Recycling has become a household concept with regard to plastic waste. Yet, while recycling is vital, a report concluded that only 9% of all the plastic waste that has ever been generated has been recycled. To achieve a circular economy for plastics, a robust and efficient recycling infrastructure is vital - this involves investing in advanced sorting technologies, improving collection and separation processes, and fostering collaboration between stakeholders in waste management. Through effective recycling, plastic waste can be transformed into valuable resources, such as energy, which can be applied elsewhere.

Hydrogen Utopia, a start-up company based in the UK, created a method of turning unrecyclable plastic waste into usable hydrogen and synthesis gas (syngas) products, essentially providing alternative energy sources from unusable waste. Not only does this create a more environmentally friendly approach to gas extraction, but it also uses plastic waste as a resource itself. Whilst hydrogen gas is not commonly used as a fuel currently, the opportunities it presents for the future of energy are limitless, and it has excellent potential for use in the years to come.

Righting the wrong

Whilst introducing a circular economy could vastly reduce the amount of plastic waste produced worldwide, there is still work to be done with the garbage already made. As previously mentioned, some plastic products can have a lifetime of 500 years before they decompose (which is harmful to the environment itself), so it is crucial that humanity cleans up after itself.

The Ocean Cleanup was founded by Dutch inventor Boyan Slat at 18 and is a leading non-profit foundation in innovative ocean cleaning technology. Their current clean-up system, dubbed ‘System 002’ (which is currently transitioning to System 03), uses a long net stretched between two boats that slowly move (as not to damage wildlife) through garbage ‘hotspots’ in the ocean – particularly around the Great Pacific Garbage Patch mentioned earlier. Innovative computational modelling allows the organisation to predict where the hotspots will form and then deploy their systems in those areas. The net has a ‘retention zone’ in the middle, where the plastic waste is funnelled, collected, and then transferred into containers on board the boats. Once the containers have been filled, the plastic is returned to land for recycling. The Ocean Cleanup plans to create durable products from the waste collected, turning harmful pollution into valuable resources that flow back into the economy. All proceeds go to further cleaning the ocean, and they aim to keep going until our oceans are clean.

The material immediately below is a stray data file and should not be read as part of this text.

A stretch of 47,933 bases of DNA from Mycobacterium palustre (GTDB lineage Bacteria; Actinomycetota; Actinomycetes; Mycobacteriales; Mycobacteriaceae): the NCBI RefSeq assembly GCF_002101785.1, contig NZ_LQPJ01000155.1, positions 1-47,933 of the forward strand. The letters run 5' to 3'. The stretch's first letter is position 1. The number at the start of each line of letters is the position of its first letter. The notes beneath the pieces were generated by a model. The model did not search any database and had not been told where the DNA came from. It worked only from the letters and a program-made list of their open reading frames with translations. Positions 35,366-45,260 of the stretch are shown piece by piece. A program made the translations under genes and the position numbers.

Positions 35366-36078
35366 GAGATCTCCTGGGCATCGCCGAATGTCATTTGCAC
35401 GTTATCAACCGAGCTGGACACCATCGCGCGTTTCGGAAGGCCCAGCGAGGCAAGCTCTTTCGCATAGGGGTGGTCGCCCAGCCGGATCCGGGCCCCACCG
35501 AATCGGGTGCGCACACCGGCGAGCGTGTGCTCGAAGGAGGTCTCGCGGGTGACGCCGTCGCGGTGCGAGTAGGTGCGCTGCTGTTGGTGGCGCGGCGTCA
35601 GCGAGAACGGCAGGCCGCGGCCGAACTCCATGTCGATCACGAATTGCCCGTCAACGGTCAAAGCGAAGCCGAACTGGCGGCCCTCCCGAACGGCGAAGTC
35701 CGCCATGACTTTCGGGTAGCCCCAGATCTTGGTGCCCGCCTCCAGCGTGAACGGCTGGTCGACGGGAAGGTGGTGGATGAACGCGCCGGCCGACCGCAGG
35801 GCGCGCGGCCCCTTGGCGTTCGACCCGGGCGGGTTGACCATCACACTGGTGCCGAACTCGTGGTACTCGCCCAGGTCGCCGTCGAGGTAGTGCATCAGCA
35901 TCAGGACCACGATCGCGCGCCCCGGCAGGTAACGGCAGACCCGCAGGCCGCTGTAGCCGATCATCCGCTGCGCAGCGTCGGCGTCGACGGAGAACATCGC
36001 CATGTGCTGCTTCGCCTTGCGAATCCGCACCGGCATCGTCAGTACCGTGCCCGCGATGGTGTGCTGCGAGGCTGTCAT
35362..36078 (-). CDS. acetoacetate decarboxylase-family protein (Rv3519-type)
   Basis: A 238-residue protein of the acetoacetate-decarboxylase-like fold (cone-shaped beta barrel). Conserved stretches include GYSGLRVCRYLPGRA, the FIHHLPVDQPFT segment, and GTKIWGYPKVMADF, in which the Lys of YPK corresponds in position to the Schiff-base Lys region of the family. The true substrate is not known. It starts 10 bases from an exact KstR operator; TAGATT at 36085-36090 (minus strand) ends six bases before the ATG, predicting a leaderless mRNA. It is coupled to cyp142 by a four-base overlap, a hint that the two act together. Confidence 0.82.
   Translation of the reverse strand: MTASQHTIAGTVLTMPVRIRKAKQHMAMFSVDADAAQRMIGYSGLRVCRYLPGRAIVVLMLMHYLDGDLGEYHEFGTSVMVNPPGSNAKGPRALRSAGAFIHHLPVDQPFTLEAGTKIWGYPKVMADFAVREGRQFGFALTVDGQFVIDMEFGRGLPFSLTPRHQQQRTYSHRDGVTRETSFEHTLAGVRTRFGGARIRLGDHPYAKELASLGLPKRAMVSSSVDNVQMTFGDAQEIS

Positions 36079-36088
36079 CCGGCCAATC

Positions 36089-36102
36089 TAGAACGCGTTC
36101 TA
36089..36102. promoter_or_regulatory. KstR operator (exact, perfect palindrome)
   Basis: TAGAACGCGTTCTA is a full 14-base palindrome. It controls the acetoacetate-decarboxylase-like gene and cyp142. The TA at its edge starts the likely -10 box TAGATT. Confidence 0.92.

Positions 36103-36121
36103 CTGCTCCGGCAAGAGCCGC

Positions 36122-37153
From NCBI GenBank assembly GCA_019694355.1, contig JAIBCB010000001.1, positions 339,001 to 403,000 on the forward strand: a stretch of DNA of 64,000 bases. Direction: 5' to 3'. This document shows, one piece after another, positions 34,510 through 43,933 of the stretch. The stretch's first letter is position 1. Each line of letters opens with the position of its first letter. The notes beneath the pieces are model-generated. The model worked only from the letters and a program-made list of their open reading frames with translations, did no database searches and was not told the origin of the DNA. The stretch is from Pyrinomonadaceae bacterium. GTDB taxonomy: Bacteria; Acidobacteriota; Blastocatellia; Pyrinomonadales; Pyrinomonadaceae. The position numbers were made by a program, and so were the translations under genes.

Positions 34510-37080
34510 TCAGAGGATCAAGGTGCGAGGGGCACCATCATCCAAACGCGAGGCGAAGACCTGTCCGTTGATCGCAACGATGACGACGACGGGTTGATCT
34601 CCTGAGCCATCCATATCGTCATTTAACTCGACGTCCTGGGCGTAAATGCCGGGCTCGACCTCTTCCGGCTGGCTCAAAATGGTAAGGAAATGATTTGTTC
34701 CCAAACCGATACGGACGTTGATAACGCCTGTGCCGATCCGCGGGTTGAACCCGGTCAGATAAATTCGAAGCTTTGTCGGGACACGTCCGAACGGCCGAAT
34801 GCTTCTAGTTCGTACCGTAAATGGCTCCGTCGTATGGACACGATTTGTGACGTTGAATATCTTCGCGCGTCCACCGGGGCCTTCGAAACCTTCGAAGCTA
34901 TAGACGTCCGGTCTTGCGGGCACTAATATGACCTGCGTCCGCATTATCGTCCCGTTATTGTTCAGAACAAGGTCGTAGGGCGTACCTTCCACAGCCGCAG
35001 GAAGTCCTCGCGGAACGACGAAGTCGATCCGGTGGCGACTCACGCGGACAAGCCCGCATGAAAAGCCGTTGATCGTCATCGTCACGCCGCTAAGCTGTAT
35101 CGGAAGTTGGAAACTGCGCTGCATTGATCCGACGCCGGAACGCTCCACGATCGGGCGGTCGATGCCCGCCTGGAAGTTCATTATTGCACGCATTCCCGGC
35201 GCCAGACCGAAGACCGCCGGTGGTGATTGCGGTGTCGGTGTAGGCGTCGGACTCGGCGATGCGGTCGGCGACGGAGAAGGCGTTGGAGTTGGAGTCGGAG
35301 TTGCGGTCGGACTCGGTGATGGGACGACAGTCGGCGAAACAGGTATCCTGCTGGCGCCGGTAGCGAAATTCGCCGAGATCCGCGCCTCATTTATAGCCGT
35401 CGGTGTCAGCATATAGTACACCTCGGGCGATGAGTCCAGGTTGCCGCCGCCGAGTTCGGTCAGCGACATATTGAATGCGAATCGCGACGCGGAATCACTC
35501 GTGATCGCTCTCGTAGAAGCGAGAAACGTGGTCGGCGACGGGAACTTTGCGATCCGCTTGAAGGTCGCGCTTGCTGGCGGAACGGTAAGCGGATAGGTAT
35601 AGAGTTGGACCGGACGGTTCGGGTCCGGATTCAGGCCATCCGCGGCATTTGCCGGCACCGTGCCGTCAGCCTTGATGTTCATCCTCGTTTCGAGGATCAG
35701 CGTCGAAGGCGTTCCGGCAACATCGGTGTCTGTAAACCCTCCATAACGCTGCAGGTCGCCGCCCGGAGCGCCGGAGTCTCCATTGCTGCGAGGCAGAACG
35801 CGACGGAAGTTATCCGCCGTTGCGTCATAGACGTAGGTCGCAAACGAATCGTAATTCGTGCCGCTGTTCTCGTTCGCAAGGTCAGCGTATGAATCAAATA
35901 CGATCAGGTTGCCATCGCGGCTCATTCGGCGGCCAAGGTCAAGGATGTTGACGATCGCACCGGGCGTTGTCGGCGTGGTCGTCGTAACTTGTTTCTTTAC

The Ocean Cleanup has also created a family of ‘Interceptor’ technology solutions that focus on cleaning up rivers around the world. The Interceptor Original is a 100% solar-powered, autonomous plastic extractor that is strategically placed on a river to collect all of the passing waste for recycling. A barrier channels the river waste onto a conveyor belt that pulls the debris from the water and into a shuttle that automatically distributes the waste equally across several dumpsters using sensor data. Once the dumpsters are full, the Interceptor notifies the local operators via text message, who then come to remove the waste for recycling. These incredible, innovative solutions are the products of the future, pulled straight from science fiction novels. Yet, they exist today and are vital to both the circular economy and the health of our planet.

A new path

Plastic waste has infiltrated every corner of our planet, and whilst the damage is mounting, it is still not too late. A circular economy allows businesses and people worldwide to apply their insight and critical thinking capabilities to innovate towards value-added change. By embracing the ideas of a circular economy, we can rewrite the narrative and pave the way towards a more resource-efficient and resilient society and, consequently, a more sustainable future. The circular economy is not just a concept; it is a powerful solution that offers hope for a world where plastics are managed responsibly, waste is minimised, and the environment thrives. With many innovative solutions currently underway, and the exciting prospects born from the Global Plastic Innovation Network, the future is looking a little less plastic, and a little more sustainable.